What has changed?
The consumer goods industry is facing one of the biggest changes in the competitive landscape: the rise of the digital consumer . Procter & Gamble (P&G) is relying on the application of digital technology and advanced analytics to meet the increasing needs of the digital consumer, and drive better innovation, higher productivity, lower costs, and the promise of faster growth .
Digitization brings down the walls, and the supply chain becomes a completely integrated ecosystem that is fully transparent to all the players involved — from the suppliers of raw materials, components, and parts, to the transporters of those supplies and finished goods, and finally to the consumers demanding fulfillment .
Product Flow through Supply Chain
P&G’s march towards digitization
P&G is leading transformation across several pillars of the end-to-end supply chain to minimize the cost of operations, reduce inventory and offer impeccable service without compromising on quality.
Immediate focus areas:
- Manufacturing plants: Digitize the production line data so any product can be tracked as it gets manufactured in the plants through various processing steps. This would enable real time troubleshooting and thus enhances productivity. Also, P&G is working on integrating the operational system with the financial system to see the costs of the product at the same time .
- Transport & Logistics: P&G created a digitally enhanced operational program to reduce “deadhead” movement by about 15 percent. This aids in customer service improvement and reduction in inventory across the supply chain .
- Retailers: P&G uses and supports Global Data Synchronization Network, which is basically a standardized data warehouse that allows them to do commerce with their retail partners in a totally automated way, with no human intervention. This helps minimize errors in orders between retailers and suppliers, and thus avoiding potential cost hurt .
- Advance Planning & Optimizer (APO) system: APO is a suite of supply chain planner applications that increase overall knowledge of the supply chain and provide forecasting, planning and optimization. P&G is transitioning the ordering systems to APO. Supply and demand signals would originate at any point and travel immediately throughout the network. Low levels of a critical raw material, the shutdown of a major plant, a sudden increase in customer demand — all such information will be visible throughout the system, in real time. This would make the supply network both resilient and responsive .
- Improving data at source: P&G tracks key metrics on a cockpit interface on the computers, and deep dive immediately if anything goes beyond tolerances. Because the company rely on external data partners, getting the data becomes part of the currency for the relationship. While doing the joint business planning with retailers, P&G would have a scorecard, and the algorithm is all about value creation .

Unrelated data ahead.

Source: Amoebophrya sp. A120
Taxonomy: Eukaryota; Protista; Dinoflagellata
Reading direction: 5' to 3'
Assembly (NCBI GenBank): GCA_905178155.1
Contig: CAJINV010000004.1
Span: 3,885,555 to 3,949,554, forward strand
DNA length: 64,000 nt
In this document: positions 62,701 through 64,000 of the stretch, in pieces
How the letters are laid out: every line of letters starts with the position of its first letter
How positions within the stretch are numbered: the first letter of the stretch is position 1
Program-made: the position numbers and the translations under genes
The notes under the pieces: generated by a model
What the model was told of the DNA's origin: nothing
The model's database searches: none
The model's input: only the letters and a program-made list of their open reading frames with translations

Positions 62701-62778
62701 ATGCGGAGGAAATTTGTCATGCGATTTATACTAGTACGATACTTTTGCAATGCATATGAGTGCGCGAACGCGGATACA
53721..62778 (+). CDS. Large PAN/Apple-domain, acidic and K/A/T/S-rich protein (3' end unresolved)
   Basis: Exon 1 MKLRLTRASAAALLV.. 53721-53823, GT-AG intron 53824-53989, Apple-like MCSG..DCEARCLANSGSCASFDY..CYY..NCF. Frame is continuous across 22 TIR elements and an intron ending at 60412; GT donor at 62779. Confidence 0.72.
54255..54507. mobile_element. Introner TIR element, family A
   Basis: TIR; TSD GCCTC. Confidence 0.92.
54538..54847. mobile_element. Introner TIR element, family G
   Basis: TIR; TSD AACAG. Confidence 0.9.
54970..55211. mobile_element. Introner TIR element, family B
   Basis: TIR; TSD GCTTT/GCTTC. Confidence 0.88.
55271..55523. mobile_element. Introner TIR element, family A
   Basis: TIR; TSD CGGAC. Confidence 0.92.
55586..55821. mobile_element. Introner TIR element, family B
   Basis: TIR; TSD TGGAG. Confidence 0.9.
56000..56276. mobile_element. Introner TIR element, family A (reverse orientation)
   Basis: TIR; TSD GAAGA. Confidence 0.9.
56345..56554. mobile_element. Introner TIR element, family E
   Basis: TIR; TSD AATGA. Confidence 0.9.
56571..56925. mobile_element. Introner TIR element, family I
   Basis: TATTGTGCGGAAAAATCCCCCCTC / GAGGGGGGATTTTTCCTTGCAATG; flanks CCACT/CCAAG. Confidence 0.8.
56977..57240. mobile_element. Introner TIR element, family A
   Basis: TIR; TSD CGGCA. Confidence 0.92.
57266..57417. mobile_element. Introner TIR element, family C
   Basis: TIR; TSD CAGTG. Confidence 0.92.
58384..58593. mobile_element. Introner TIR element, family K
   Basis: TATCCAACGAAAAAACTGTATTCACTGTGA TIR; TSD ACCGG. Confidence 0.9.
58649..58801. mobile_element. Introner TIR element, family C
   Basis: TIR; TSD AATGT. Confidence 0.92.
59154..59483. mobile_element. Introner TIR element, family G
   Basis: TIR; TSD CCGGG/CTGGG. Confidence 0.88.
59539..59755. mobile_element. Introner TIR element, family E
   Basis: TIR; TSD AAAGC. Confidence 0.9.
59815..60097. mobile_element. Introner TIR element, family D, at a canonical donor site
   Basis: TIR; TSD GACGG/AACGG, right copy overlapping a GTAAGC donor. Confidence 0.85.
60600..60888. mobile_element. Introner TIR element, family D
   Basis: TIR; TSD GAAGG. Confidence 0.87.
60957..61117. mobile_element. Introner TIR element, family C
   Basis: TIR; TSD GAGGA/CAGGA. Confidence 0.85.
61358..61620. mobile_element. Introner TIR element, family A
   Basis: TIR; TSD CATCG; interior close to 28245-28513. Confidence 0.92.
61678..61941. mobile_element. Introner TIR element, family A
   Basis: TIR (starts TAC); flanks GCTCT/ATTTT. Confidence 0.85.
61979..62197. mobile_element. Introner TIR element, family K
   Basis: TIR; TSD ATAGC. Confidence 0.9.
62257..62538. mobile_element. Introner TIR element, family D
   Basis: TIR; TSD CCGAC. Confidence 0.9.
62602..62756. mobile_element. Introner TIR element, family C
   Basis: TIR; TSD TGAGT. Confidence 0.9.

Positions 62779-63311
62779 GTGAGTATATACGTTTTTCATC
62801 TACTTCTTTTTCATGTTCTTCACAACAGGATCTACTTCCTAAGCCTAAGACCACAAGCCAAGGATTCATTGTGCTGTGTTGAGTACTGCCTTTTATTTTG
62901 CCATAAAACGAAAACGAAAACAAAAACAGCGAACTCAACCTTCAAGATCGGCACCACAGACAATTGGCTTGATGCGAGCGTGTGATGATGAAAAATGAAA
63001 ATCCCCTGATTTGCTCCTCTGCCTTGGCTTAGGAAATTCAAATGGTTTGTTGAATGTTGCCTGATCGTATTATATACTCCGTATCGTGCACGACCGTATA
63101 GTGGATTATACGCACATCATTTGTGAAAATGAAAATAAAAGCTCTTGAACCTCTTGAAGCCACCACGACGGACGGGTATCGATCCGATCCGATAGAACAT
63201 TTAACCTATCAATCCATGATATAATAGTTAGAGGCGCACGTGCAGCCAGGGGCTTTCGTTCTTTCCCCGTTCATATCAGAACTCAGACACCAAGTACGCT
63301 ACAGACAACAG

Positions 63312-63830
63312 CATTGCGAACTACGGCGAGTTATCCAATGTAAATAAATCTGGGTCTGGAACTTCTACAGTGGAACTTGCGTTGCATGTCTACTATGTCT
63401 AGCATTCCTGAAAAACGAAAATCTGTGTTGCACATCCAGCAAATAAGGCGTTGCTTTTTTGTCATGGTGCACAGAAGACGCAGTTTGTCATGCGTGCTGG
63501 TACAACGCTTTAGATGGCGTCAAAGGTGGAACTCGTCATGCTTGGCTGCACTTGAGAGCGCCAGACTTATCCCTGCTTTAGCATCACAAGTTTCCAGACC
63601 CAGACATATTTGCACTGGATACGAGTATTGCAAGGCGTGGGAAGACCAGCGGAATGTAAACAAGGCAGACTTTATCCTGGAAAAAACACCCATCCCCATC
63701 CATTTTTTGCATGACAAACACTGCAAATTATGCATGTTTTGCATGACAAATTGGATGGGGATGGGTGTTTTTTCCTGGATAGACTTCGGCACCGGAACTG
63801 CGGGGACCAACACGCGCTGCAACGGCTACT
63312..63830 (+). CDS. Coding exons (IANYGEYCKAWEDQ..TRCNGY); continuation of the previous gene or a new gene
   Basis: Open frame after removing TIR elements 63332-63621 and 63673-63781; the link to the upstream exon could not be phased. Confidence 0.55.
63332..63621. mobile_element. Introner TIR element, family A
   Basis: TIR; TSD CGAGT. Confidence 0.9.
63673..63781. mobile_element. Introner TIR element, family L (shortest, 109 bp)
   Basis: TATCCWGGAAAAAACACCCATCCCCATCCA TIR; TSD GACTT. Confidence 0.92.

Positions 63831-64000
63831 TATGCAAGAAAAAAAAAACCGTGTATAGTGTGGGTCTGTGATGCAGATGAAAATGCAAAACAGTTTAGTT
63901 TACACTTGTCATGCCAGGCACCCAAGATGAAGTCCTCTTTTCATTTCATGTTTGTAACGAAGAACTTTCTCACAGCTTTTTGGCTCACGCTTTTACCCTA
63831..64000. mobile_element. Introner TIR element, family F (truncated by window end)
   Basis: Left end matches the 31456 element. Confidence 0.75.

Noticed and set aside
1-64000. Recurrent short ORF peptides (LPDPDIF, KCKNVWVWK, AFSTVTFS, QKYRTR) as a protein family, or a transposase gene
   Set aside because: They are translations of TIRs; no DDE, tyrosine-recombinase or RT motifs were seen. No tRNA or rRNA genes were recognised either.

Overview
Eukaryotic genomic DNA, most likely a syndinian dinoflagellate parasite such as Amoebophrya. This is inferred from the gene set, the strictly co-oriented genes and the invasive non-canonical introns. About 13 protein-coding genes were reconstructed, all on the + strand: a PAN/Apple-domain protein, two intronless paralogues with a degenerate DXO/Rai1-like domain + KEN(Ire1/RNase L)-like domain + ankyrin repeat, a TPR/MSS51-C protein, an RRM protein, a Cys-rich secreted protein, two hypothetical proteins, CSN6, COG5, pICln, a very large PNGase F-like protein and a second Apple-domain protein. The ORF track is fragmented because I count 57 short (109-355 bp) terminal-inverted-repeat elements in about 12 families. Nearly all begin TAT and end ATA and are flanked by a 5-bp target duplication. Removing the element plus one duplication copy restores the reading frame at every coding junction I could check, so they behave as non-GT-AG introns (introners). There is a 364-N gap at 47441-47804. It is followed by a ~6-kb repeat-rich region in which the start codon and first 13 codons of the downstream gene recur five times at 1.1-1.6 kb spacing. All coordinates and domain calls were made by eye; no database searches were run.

- Improving sales forecast accuracy: The use of big data and analytics to sense and adapt to fluctuations in demand, and to respond accordingly when unexpected changes arise . P&G is partnering with predictive analytics experts to improve sales forecasting and better understand the impact of macro-economic factors on demand. This has the potential to reduce the safety stock inventory by around 15% .
- Leveraging artificial intelligence: P&G also focuses on such applications as AI-based “bots” for customer service payment processing (which can also be used for IT support and operations), and machine learning for optimizing marketing spend, supply chain, and trade promotion (which benefits both P&G and its retailer customers) .
Supply chain professionals expect digitization to bring significant economic benefits to both top and bottom lines: Companies with highly digitized supply chains and operations can expect efficiency gains of 4.1 percent annually, while boosting revenue by 2.9 percent a year .
There is some progress but a long way to go. P&G would have to increasing operational efficiency across many more areas at a faster pace by leveraging Supply Chain 4.0 (model developed by Mckinsey ) – the Internet of Things, advanced robotics, analytics, and big data – to jump-start performance, and customer satisfaction. Supply Chain 4.0 will affect all areas of supply-chain management. This is evident in the way the main Supply Chain 4.0 improvement levers shown in the outer circle of Exhibit map to six main value drivers (the inner circle). In the end, the improvements enable a step change in service, cost, capital, and agility.
Have we figured out everything? May be not
- As supply chain becomes more digital, the challenge is to ensure the supply chain remains resistant to cyber attacks. How?
- For most of the multi-national companies, maximum growth is coming from emerging markets. Will emerging markets be able to keep pace with digitization, and that too in a cost effective way?
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